Who's Killing the Plug-in Hybrid?
Daniel Sherwood and Paul Guzyk never dreamed they would be accused of harming the planet. After all, the primary goal of their Berkeley startup company, 3Prong Power, is to curb greenhouse gas emissions. They convert Toyota Prius hybrids into mostly electric vehicles that get 100 to 150 miles per gallon. But a powerful state agency is poised to put 3Prong Power out of business and deal a severe blow to a promising new industry.
Next week, the California Air Resources Board is expected to adopt strict new regulations based on the theory that the innovative technology sold by 3Prong Power and other companies may be bad for the environment. Sherwood and Guzyk say that if the board adopts the new rules at its January 22 and 23 meeting, it likely will force them to shutter their business, which just had its grand opening last month at Green Motors on San Pablo Avenue.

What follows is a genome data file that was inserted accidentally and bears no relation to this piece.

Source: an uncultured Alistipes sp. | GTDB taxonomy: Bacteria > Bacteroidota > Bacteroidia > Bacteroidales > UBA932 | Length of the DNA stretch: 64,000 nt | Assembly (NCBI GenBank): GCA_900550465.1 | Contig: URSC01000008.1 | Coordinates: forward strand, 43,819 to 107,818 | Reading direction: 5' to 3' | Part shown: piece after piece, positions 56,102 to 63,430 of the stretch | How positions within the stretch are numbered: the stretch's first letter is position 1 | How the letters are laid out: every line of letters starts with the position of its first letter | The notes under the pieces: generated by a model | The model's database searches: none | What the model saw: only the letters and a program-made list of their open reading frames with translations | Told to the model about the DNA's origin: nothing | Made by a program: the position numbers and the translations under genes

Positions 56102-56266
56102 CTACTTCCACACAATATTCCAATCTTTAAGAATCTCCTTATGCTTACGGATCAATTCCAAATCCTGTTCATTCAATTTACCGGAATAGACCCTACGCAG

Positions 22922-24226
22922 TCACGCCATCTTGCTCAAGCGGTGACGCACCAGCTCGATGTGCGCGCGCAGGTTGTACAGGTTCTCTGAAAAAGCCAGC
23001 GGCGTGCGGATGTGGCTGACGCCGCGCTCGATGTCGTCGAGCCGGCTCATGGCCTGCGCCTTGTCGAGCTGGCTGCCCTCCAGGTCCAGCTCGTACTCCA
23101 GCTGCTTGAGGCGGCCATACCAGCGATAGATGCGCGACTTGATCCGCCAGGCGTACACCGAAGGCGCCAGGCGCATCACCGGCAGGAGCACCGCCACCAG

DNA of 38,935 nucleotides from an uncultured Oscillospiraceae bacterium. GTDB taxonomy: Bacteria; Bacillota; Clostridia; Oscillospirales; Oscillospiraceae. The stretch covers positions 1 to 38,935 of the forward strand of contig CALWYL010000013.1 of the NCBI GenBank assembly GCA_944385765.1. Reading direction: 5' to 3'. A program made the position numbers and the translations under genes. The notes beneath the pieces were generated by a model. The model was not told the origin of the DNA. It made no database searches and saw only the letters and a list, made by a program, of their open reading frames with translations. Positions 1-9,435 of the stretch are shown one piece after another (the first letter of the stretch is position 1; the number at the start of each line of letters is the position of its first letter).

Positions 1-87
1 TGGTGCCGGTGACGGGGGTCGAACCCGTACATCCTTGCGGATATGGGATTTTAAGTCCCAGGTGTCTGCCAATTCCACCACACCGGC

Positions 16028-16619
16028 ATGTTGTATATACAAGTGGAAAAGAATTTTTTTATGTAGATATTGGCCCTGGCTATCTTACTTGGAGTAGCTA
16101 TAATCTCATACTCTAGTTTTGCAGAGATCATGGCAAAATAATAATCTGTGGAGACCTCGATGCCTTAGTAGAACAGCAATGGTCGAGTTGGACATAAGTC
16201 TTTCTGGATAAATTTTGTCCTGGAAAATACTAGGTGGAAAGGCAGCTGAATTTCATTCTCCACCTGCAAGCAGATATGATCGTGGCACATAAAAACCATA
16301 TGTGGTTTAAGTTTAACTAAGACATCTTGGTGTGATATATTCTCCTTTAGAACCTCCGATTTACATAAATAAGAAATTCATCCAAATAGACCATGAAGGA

In addition, proponents of the nascent plug-in hybrid industry say the air resources board also may snuff out a key component of what environmentalists believe will be the next generation of eco-friendly cars, thereby hampering our ability to wean ourselves from foreign oil, avoid petroleum wars in the Middle East, and slow the potentially devastating effects of global warming. "It's simply too early for government regulation of plug-in hybrids," said Felix Kramer, a leader of CalCars.org, a Palo Alto-based nonprofit that has led the fight for plug-in vehicles. "Acting too soon will shut off innovation and will kill companies that are just getting started."
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The £10 million project will also see about 100 electric cars provided to various towns and cities to allow families and other motorists
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